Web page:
Local LU&Z Preempted in the Solar Field


On a day yielding no sunshine, but rather the first snow of the winter season in parts of Maryland, the Maryland Court of Special Appeals reissued its decision in Board of County Commn. of Washington County v. Perennial Solar, LLC, (citations currently unavailable), as a reported opinion. Perennial Solar may now be used as precedent for the proposition that state law preempts local zoning authority with respect to solar fields.

On August 28, 2018, the Court of Special Appeals issued unreported opinion, Board of County Commn. of Washington County v. Perennial Solar, LLC, 2018 WL 4090873, that upheld the issuance of a certificate of public convenience and necessity (CPCN) for a solar farm on the basis that local zoning regulations are preempted by State law and the applicant, although not a public utility company, was governed by the PSC because it qualified as a “person” over which the PSC has jurisdiction to issue a CPCN under PUA § 7-207(b)(1)(i).  

However, the CPCN at issue was subject to PUA § 7-207(e) before the amendments enacted by H.D. 1350, 2017 Leg., 437th Sess. (Md. 2017) and S. 851, 2017 Leg., 437th Sess. (Md. 2017), which added two additional criteria to the CPCN process.  Those additional criteria are that the Maryland Public Service Commission (PSC) must give “due consideration” to: (1) the consistency of the application with the comprehensive plan and zoning of each county or municipal corporation where any portion of the generating station is proposed to be located” and; (2) “the efforts to resolve any issues presented by a county or municipal corporation where any portion of the generating station is proposed to be located.”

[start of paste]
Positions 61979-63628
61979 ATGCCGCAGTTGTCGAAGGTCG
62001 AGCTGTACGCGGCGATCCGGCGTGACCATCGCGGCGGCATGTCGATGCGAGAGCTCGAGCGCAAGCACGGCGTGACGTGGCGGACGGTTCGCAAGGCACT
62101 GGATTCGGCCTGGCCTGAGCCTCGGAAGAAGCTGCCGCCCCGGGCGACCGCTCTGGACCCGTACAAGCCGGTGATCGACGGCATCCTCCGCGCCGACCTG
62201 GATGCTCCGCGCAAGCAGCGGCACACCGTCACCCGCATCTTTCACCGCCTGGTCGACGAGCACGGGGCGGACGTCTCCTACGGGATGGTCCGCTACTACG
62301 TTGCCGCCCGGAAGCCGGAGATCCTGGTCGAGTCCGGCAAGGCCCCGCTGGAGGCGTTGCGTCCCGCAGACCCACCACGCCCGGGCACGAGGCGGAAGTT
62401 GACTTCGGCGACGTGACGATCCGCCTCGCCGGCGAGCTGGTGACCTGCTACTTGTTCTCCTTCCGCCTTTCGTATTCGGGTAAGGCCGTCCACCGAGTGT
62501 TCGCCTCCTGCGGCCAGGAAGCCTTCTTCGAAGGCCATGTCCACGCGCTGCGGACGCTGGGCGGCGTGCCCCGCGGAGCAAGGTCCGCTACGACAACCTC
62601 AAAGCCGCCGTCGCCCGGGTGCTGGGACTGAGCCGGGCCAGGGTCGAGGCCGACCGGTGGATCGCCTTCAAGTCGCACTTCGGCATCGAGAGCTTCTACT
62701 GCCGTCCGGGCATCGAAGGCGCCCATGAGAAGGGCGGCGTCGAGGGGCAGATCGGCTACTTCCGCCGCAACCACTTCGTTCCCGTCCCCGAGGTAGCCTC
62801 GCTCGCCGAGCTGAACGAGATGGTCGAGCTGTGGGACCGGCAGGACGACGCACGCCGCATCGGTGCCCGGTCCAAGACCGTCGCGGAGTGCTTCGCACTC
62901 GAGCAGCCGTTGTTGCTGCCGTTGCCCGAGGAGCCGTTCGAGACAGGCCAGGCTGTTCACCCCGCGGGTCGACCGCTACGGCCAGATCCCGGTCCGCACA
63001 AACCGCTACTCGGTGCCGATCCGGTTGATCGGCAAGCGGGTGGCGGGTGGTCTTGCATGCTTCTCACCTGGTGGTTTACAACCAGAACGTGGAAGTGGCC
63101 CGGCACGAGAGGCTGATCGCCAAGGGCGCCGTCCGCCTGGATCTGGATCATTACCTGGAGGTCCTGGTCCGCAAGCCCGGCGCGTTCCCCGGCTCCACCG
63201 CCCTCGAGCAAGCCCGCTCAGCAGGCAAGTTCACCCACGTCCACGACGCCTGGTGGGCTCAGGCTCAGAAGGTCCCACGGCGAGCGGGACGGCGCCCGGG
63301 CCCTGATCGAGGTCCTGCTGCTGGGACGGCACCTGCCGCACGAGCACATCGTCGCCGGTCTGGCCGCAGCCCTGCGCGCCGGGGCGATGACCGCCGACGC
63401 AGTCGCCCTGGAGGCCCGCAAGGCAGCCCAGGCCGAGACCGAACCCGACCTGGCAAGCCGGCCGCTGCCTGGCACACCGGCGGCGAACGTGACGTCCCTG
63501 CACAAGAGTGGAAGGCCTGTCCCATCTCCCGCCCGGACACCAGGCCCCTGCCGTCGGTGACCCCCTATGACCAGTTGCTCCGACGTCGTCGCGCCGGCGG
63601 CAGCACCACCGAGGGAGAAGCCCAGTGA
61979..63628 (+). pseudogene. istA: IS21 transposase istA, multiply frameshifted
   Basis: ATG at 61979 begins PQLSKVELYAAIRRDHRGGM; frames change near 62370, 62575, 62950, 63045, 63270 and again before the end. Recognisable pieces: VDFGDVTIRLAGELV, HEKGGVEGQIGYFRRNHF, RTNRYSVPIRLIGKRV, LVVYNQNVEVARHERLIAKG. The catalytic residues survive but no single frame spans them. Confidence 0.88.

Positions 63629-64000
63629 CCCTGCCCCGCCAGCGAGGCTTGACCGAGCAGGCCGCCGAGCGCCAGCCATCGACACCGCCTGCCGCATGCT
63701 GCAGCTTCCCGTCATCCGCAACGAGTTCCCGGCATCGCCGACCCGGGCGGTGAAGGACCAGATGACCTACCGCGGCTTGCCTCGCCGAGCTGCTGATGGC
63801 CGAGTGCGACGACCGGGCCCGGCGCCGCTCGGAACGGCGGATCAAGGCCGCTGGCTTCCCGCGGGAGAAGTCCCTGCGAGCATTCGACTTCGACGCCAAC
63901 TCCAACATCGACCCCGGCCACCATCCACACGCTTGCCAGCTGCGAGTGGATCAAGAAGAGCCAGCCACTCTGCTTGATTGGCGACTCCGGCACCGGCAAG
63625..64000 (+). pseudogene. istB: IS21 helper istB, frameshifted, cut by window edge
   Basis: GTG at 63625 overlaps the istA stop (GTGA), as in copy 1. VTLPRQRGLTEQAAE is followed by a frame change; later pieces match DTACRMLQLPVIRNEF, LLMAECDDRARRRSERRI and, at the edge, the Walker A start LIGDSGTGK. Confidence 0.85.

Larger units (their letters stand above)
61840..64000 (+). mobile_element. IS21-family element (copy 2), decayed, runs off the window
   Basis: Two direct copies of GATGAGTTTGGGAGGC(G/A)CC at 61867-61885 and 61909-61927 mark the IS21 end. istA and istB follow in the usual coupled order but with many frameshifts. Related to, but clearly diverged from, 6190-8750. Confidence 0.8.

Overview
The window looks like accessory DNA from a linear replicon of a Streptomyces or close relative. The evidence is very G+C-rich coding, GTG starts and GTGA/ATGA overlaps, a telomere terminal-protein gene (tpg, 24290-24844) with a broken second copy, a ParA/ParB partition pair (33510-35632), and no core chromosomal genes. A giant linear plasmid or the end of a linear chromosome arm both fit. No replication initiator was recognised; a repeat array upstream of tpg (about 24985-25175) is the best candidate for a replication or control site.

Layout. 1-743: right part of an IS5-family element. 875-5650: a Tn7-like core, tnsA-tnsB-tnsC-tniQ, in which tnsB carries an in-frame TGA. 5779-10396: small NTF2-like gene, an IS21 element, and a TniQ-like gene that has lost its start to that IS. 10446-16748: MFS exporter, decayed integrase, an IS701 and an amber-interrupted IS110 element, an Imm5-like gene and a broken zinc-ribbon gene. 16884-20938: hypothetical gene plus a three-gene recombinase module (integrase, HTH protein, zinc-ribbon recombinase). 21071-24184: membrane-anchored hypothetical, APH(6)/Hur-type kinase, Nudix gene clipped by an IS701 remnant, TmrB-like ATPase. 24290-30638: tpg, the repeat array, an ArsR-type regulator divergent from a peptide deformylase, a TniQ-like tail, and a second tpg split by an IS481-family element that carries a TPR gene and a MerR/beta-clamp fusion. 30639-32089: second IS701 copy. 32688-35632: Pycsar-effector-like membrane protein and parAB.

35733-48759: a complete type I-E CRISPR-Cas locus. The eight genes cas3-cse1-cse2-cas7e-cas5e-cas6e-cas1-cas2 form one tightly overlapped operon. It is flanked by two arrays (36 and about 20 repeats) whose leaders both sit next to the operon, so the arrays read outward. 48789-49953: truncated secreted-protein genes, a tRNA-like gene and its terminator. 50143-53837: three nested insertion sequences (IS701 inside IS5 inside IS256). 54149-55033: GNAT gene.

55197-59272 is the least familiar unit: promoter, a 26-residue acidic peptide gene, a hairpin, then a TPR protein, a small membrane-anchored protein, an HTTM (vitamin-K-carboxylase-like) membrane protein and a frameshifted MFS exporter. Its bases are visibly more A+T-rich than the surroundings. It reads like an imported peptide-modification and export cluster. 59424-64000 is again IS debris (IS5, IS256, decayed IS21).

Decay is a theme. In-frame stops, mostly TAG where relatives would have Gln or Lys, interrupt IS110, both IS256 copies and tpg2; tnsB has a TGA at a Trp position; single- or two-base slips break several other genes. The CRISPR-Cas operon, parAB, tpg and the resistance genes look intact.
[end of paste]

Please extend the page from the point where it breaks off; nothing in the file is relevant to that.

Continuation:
But, as set forth in the seminal case holding that State law impliedly preempted local law in the field of public utility service, Howard County v. PEPCO., 319 Md. 511 (1990), the “due consideration” test is not a controlling deference or approval rights allocated to the local jurisdiction that would frustrate State preemption.

Thus, the viability of preemption of local zoning requirements and Comprehensive Plan recommendations by the State appears to becoming a more certain proposition in Maryland.

This blog was written by Casey Cirner at Miles & Stockbridge.

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